“He needs a coat!?” my client asked incredulously. “I thought only little dogs needed coats. He’s a big dog!”
“Yes, he is,” I explained, “He’s a big, macho dog who needs good warm winter wear.”
“Really?” she asked again.
“Really.” I assured her. “Even Vin Diesel puts on a parka when it’s cold.”
Dogs absolutely can need help staying warm in bitter weather. Here’s a list of the dogs who do:
- Young pups – puppies five months or younger probably need coats their first winter season.
- Tiny dogs – the smaller the dog the more winter protection they probably need.
- Old dogs – the older the dog the more winter warmth they will need.
- Thin dogs – especially sighthounds who are thin of body and thin of coat (fur). They need warm sweaters inside, extra blankies to curl up in and another layer when going outside. Just like really thin people may need more sweaters in the winter.
- Recovering dogs – when a body is fully engaged in healing it has fewer resources for other things like body temp regulation. So recovering dogs need to be coddled accordingly.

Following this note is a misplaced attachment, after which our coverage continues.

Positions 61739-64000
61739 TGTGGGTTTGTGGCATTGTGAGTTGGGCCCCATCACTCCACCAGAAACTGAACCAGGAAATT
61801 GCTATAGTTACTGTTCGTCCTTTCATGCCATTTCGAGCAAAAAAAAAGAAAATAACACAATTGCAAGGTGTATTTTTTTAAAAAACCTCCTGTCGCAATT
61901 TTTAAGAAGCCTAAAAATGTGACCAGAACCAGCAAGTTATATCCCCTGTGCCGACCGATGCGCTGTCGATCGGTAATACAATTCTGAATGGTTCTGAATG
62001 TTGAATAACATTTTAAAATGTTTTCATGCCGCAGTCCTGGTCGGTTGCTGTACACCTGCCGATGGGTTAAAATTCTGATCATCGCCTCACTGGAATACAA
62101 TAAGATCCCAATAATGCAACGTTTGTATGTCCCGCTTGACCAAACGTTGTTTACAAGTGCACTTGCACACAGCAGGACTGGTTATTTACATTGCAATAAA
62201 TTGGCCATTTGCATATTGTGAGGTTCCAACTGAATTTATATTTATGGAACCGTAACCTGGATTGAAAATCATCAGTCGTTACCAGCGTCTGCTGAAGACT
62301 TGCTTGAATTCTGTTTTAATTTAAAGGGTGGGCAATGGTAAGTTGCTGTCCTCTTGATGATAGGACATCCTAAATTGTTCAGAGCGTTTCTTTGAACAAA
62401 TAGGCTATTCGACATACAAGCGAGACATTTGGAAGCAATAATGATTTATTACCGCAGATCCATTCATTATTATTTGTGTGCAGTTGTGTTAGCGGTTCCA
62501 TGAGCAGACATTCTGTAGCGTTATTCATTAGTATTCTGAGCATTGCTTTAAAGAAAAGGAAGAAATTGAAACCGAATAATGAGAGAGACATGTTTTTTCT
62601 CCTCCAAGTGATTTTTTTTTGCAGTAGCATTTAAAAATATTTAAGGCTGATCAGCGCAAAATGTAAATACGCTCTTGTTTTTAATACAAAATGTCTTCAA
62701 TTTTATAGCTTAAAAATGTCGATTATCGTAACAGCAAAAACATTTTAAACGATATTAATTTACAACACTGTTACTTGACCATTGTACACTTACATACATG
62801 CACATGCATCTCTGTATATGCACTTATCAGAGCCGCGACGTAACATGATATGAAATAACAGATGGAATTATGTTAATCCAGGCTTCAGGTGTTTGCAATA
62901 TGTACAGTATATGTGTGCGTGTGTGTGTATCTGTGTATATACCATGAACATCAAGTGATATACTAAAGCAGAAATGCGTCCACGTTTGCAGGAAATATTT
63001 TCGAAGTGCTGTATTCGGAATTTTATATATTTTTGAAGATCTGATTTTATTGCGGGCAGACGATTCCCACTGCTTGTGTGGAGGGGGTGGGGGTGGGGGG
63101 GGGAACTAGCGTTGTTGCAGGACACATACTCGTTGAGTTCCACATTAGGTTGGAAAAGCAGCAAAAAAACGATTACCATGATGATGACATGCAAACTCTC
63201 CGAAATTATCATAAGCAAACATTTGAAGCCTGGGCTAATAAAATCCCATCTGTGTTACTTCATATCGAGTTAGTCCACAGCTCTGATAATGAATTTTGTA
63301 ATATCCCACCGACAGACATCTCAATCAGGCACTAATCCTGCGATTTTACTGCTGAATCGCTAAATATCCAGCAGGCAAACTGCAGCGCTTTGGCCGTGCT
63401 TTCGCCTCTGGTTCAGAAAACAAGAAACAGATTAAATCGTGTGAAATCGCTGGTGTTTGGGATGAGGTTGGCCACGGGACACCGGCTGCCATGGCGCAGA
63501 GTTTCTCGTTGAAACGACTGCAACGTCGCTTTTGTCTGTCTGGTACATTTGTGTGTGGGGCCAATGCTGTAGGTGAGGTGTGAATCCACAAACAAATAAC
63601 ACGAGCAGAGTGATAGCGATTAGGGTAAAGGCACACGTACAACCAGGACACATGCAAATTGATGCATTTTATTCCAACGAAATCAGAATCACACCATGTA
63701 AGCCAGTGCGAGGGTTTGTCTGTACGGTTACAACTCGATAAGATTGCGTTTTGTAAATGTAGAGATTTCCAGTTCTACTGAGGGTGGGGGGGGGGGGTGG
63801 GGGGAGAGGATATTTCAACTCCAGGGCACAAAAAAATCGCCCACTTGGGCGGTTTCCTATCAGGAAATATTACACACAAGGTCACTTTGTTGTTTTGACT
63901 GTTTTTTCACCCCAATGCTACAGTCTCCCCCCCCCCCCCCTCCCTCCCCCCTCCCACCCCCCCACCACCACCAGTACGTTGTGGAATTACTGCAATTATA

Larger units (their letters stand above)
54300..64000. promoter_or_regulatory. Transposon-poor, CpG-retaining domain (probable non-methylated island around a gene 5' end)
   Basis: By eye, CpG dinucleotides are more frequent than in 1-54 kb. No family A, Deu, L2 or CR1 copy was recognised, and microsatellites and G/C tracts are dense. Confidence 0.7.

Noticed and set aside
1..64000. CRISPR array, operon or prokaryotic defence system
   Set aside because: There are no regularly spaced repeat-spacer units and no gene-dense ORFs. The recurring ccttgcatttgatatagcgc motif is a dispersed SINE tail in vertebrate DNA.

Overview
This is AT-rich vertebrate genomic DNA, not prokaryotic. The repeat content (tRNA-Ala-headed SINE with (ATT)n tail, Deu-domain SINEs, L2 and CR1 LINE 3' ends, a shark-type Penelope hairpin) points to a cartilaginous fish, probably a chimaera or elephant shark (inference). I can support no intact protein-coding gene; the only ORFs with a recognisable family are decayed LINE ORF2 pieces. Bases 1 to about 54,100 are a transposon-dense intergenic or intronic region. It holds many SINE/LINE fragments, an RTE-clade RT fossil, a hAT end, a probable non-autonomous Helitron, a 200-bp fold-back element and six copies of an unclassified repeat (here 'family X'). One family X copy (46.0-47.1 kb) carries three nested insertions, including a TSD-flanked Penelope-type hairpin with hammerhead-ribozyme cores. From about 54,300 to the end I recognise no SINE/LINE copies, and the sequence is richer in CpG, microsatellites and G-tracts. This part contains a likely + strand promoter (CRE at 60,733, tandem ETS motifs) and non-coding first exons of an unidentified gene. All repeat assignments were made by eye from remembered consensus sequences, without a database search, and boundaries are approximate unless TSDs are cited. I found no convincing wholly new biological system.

- Dogs with no “winter coat” of their own – thin fur on a dog is like wearing a tanktop only in the winter. Macho or not, you’d be cold! Dogs already toting around their own winter warmth don’t need any additional wardrobe from us.
- Dogs who act cold – if your dog stands hunched and bunched, lifting one paw then the other, tucking their tail and looking miserable then they ARE miserable. They need your help. My Pip has what is called a “double coat” of fur meaning she is an outer layer and an inner layer. She is winter sturdy most of the time, but when the temps drop below 10 degrees Fahrenheit, I put on her Ruffwear coat. (They aren’t cheap but they wear like iron.)
I hope this helps you understand what your dog may need to be comfortable and to spot the signs when they are cold.
Winter is a great time for dogs to be outside but, like us, they need to be dressed for the weather.